Answer by Jaspal Rana
Cronus — or more accurately, Kronos (Κρόνος) — ascended the throne after defeating his father Uranus (the Sky). Soon, he was warned by a prophecy (some say by his mother Gaia, the earth) that he would be dethroned by his own son. In order to avoid this fate, he swallowed each of his children as they were born. The last child, Zeus, was spared because Cronus’s wife Rhea handed him over to Gaia as soon he was born, to be raised in secret. After he was grown up, Zeus confronted Cronus and killed or imprisoned him (accounts vary) but not before Cronus had regurgitated all his siblings (who, along with Zeus, came to be known as the Olympians).
Cronus, also known as “Father Time”, represents the devouring aspect of time. His defeat symbolized the victory of Olympians over mortality and their elevation to Godhood.
In Hesiod’s poem Works and Days (Ἔργα καὶ Ἡμέραι), it is mentioned that the first age of men — the Golden Age — was ruled by Cronus and it was a land without sorrow, sickness and old age. End of the Golden Age and by extension, Cronus’s reign, symbolizes the loss of an era of pure, unadulterated bliss (Arcadia, Atlantis, Eden — you name it). It may have been an inspiration of the Biblical “Fall of Man”.
Comparative mythologist Joseph Campbell was of the opinion that Cronus represented the proverbial ‘belly of the whale’ of his heroic cosmogony, a trial of fire the hero has to pass to prove his worth.
Or do ye think that ye shall enter the Garden of Bliss without such trials as came to those who passed away before you?"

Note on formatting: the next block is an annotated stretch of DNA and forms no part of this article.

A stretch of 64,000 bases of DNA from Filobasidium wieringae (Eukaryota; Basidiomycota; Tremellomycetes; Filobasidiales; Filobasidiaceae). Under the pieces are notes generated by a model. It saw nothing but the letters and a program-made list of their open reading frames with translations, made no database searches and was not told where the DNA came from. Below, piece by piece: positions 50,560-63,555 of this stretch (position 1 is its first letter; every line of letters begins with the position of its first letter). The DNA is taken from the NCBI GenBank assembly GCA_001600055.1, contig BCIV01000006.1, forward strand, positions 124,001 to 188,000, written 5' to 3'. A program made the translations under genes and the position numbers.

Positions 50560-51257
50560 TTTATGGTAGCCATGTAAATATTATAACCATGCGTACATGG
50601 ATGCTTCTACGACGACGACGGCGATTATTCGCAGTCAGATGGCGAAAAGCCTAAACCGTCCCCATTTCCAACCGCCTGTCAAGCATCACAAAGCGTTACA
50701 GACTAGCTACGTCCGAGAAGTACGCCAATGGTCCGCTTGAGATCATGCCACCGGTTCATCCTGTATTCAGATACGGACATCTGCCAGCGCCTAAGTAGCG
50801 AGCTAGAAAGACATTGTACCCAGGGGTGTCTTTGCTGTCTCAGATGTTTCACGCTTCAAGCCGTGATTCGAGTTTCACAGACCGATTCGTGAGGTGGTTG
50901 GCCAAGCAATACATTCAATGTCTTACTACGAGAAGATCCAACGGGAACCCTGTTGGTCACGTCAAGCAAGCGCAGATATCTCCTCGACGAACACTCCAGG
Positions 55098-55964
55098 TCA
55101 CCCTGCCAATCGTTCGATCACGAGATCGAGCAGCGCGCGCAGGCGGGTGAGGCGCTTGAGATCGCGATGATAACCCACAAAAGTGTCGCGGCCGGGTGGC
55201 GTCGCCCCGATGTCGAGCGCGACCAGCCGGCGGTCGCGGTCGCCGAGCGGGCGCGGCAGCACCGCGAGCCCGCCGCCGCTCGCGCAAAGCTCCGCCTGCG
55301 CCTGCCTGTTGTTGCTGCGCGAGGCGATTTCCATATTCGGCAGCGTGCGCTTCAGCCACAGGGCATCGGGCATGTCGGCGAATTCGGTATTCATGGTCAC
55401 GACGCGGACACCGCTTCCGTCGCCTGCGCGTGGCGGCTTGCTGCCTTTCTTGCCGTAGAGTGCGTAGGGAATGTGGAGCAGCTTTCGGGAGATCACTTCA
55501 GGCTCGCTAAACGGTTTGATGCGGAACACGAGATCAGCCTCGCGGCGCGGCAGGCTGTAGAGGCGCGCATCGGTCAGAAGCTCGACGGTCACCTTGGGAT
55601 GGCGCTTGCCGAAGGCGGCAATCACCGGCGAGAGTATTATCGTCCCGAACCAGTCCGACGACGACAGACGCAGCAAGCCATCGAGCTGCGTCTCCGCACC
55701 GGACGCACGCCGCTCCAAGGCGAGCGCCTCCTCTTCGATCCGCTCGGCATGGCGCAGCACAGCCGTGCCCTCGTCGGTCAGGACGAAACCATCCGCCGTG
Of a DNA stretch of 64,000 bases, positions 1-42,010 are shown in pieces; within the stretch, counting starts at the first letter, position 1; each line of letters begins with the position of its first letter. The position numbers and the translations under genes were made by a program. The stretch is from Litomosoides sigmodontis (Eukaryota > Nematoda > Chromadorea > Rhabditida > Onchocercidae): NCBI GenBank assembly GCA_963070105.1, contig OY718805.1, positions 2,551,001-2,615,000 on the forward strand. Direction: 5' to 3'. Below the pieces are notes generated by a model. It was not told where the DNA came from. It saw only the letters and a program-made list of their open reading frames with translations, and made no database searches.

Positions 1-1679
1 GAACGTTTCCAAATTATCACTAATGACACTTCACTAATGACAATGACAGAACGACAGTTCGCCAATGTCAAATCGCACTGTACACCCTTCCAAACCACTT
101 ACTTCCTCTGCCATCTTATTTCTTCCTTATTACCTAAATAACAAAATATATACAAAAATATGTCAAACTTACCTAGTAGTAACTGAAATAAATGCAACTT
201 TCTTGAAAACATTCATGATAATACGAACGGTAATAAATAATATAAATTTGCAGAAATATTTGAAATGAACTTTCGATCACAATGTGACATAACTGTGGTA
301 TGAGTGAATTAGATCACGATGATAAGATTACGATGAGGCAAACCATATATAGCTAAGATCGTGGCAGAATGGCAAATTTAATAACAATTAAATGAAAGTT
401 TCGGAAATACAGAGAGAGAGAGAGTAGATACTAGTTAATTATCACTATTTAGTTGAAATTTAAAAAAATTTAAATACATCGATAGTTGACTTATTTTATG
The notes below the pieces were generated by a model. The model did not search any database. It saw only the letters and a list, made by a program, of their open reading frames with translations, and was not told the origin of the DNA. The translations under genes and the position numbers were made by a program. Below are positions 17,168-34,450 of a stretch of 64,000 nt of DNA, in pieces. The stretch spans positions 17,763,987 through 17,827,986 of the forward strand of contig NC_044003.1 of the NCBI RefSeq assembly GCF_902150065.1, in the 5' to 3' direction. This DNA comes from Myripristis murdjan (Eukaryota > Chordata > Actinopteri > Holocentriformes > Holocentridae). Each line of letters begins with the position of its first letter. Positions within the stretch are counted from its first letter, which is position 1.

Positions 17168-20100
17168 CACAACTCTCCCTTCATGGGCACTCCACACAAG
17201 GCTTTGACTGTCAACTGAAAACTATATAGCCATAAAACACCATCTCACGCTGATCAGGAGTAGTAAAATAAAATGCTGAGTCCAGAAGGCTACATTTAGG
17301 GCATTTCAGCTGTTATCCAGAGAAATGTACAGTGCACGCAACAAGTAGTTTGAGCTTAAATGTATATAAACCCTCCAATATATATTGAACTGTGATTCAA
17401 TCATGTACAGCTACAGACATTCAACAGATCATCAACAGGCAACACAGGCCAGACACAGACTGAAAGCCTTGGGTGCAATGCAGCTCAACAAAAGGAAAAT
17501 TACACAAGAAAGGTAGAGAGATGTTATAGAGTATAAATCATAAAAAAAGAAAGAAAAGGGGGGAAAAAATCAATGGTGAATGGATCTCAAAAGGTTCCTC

Although Zeus was not swallowed by his father, as his siblings were, his exile serves a similar purpose in the Greek mythological narrative. And this is not a unique feature of Greek mythology either. Campbell writes:
The Irish hero, Finn MacCool (Fionn mac Cumhaill), was swallowed by a monster of indefinite form, of the type known to the Celtic world as a peist. The little German girl, Red Ridinghood, was swallowed by a wolf. The Polynesian favorite, Maui, was swallowed by his great-great-grandmother, Hine-nui-te-po … This popular motif gives emphasis to the lesson that the passage of the threshold is a form of self-annihilation ... But here, instead of passing outward, beyond the confines of the visible world, the hero goes inward, to be born again.
Sigmund Freud based his theory of psychosexual development on the tragedy of Oedipus, but he was not unaware of the mythology of Cronus. In at least one of his extant works, he mentions that:
At this point, it is impossible to forget a primitive fragment of Greek mythologywhich tells how Kronos, the old Father God, swallowed his children and sought to swallow this youngest child Zeus like the rest, and how Zeus was saved by the craft of his mother and later on, castrated his father.
Notice that Freud associates Cronus with a much more savage and pre-human phase of mythic history. He also mis-remembers Zeus castrating his father, while it was Cronus who castrated his father Uranus with his scythe. This was, some workers suggest, due to Freud’s obsession with the child’s fear of his father (the so called “castration anxiety”) in the family dynamics, while the myth pays greater attention to the father’s fear of his children.
Carl Jung labels the myth of Cronus to be psychologically anti-developmental. The child (Zeus = future) is unwanted because it poses a threat to the parent (Cronus = present), and a struggle is inevitable if the present is allowed to stand in the way of future. It is interesting that Jung likened the role of the psychoanalyst to Cronus: It was the analyst’s job to dismember and “eat” the patient’s psychopathology, while regurgitating the psyche whole and undiseased.